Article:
The third quarter of 2018 could prove to be an inflection point for the U.S. hotel industry. Up until then, hotels basked in solid growth, strong demand and sturdy revenue. But after positive revenue per available room growth for more than 100 consecutive months, RevPAR turned negative in September.
While the month’s deficiency may have been a blip, the product of tough hurricane comps at the same time last year, it wasn’t just one month of suffering for some hotel companies, including Choice Hotels International and InterContinental Hotels Group. The former reported a 1.4-percent decline in domestic RevPAR for the third quarter. Average daily rates increased 0.9 percent but occupancy rates declined 160 basis points for the quarter compared to the same period last year.
IHG didn’t fare much better. RevPAR slumped 0.5 percent in the quarter, heavily weighed down by a 1.2-percentage-point drop in occupancy. CEO Keith Barr alluded to the 2017 hurricanes as having a pernicious impact.
Other hotel companies reported positive RevPAR, but the margins were slight. Marriott International’s North American RevPAR was up just 0.6 percent for the third quarter. Competitors Hilton and Hyatt reported domestic RevPAR increases of 1 percent and 1.4 percent, respectively.
The data come against a backdrop of inflationary volatility. Even moderate inflation can quickly create uncertainty as businesses have more difficulty estimating future costs.
According to the U.S. Bureau of Labor Statistics, the annual inflation rate for the 12 months ending in September was 2.28 percent. It was 2.95 percent in July and 2.70 percent in August. Year-over year, these 2018 numbers were appreciably higher than 2017. A full 1.22 percentage points for July, .76 percentage points for August and .05 percentage points for September.
Trouble for hotels arises when expenses grow higher than the pace of inflation. And with unemployment at historic lows, wage-driven inflation is more and more of a threat, as employers bid up wages in an effort to hire qualified people.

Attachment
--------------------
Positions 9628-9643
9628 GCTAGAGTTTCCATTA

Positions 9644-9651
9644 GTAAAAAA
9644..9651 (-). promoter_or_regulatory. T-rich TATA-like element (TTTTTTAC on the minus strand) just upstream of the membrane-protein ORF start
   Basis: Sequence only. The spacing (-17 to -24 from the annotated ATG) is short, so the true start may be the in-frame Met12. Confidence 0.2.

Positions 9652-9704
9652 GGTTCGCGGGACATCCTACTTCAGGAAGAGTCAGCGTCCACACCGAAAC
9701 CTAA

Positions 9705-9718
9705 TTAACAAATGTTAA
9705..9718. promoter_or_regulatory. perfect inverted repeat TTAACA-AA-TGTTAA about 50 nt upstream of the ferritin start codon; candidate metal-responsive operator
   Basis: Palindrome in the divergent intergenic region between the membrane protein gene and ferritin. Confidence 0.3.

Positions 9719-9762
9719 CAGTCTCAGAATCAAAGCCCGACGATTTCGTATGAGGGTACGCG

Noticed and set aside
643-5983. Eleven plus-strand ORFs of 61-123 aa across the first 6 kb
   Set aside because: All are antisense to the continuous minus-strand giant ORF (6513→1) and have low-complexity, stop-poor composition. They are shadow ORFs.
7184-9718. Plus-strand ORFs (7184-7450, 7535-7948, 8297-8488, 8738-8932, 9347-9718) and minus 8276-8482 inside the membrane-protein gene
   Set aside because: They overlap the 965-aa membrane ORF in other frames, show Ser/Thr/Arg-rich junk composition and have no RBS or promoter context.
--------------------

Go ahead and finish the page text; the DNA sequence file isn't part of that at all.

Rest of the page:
Data points illustrate this threat. Consultancy Yardeni Research cites a comeback of the Phillips curve, an economic model that describes an inverse relationship between employment rates and rises in wages. Simply put, lower unemployment leads to higher wages. In October, the unemployment rate fell to 3.7 percent. Supplementary, the Employment Cost Index, which details the changes in the costs of labor for businesses, for private-sector workers’ wages and salaries edged up to 3 percent year-over-year during the third quarter, according to Yardeni, the highest rate recorded since the second quarter of 2008. Meanwhile, average hourly earnings rose 3.2 percent YOY during October—the highest since April 2009.
Labor is only one part of the expense puzzle, but it is the biggest piece, accounting for more than 40 percent of a hotel’s operating expenses. In the U.S., total payroll as a percentage of revenue is up 6 percentage points year-to-date October 2018, versus the same period last year, to 34 percent.
Data on total expenses show that they have creeped up only slightly through October versus the same period last year, and at 18.5 percent of total revenue, has come down since the same time period in 2016 when total expenses reached 20.3 percent of total revenues. The worry is over cost volatility and how operators deal with fluctuations in payroll, sales and marketing, A&G and F&B, to name just some of the expense departments.
Hoteliers, in order to maximize asset ROI, service debt and increase cash flow, must keep a steady eye on their hotel’s bottom line and ensure they squeeze the most out of every dollar captured on the top line to drop to the bottom line. One of the best ways to do that is through benchmarking—not only against competitors, but internally, to spot patterns and determine where adjustments can be made that will result in higher GOP margins.
External benchmarking, meanwhile, allows for a clearer picture of competition and how their numbers compare with your own. It’s recognition of your performance versus like product—and an understanding, by line item, in the case of HotStats’ data, of your revenues and expenses, vis-à-vis the competition.
In a constantly shifting economy and fickle travel industry, placing a premium on profitability is no longer a choice; it’s a must.